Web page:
Illegal Sale of Rice Wine Thrives in Chinese Enclaves
on 20/07/11 at 2:21 pmBooze News
The restaurant looks like so many others in the roiling heart of Chinatown, in Lower Manhattan: a garish sign in Chinese and English, slapdash photos of featured dishes taped to the windows, and extended Chinese families crowding around tables, digging into communal plates of steamed fish, fried tofu and sautéed watercress.
But ask a waitress the right question and she will disappear into the back, returning with shot glasses and something not on the menu: a suspiciously unmarked plastic container containing a reddish liquid.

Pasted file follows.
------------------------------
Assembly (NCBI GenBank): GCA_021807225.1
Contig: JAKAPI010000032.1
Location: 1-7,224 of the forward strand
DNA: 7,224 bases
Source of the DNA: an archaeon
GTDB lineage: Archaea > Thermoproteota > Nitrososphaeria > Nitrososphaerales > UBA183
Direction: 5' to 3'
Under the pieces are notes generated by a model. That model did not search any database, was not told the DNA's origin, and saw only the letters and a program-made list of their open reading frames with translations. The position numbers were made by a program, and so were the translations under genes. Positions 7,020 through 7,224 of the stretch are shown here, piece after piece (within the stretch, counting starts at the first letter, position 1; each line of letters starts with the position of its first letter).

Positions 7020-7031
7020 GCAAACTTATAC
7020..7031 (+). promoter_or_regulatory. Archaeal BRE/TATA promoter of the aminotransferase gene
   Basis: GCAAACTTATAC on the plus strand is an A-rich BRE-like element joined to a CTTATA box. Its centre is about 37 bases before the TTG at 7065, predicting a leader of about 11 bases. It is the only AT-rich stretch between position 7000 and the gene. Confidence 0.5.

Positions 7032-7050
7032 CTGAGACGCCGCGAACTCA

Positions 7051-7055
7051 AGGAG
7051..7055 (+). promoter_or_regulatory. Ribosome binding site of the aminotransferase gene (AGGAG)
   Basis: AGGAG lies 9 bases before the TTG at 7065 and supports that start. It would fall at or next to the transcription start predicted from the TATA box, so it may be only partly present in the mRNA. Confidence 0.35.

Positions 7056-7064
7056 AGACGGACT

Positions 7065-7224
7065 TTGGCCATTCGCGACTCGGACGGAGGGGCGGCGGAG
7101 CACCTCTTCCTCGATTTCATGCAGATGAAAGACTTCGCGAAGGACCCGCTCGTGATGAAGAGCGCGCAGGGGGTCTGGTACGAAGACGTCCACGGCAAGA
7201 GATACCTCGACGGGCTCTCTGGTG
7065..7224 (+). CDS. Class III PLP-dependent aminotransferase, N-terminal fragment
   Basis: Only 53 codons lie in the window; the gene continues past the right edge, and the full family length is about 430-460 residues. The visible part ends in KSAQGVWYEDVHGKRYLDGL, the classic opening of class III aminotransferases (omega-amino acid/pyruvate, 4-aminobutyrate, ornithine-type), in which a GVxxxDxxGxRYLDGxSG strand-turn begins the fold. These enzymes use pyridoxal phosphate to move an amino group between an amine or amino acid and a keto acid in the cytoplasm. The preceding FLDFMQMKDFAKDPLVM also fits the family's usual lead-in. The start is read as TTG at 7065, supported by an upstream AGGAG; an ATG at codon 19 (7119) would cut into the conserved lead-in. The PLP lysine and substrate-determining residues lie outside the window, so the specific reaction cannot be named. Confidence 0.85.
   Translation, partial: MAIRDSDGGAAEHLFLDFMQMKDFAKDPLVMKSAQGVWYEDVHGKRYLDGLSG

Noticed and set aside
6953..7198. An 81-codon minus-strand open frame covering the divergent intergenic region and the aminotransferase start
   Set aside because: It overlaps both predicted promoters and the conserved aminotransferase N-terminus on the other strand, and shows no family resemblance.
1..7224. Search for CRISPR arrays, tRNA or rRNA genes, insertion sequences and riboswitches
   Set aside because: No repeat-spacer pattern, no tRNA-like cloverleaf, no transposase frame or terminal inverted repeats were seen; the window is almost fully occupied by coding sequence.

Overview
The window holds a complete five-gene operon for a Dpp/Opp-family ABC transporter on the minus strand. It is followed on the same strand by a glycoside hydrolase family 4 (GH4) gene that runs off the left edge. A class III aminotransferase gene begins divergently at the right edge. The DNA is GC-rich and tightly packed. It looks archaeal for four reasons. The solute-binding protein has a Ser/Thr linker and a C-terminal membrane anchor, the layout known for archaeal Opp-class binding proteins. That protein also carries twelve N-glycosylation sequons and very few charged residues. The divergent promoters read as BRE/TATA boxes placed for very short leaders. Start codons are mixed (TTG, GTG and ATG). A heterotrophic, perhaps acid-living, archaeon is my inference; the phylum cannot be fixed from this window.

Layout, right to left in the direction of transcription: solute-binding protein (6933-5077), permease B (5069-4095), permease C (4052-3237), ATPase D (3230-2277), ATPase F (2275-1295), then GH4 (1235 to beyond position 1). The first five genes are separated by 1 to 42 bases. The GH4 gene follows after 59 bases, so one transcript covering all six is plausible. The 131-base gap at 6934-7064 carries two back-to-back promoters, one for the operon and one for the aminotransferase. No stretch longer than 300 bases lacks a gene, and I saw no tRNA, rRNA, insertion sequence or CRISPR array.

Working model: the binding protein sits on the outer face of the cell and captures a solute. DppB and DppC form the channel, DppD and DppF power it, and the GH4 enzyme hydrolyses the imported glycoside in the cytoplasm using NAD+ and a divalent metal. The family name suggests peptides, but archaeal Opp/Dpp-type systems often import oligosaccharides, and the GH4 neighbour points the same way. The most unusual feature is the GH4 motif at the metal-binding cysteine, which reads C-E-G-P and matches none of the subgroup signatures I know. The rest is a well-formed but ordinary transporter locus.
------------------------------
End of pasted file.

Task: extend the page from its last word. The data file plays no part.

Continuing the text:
It is homemade rice wine — “Chinatown’s best,” the restaurant owner asserts. It is also illegal.
In the city’s Chinese enclaves, there is a booming black market for homemade rice wine, representing one of the more curious outbreaks of bootlegging in the city since Prohibition. The growth reflects a stark change in the longstanding pattern of immigration from China.
In recent years, as immigration from the coastal province of Fujian has surged, the Fujianese population has come to dominate the Chinatowns of Lower Manhattan and Sunset Park, Brooklyn, and has increased rapidly in other Chinese enclaves like the one in Flushing, Queens.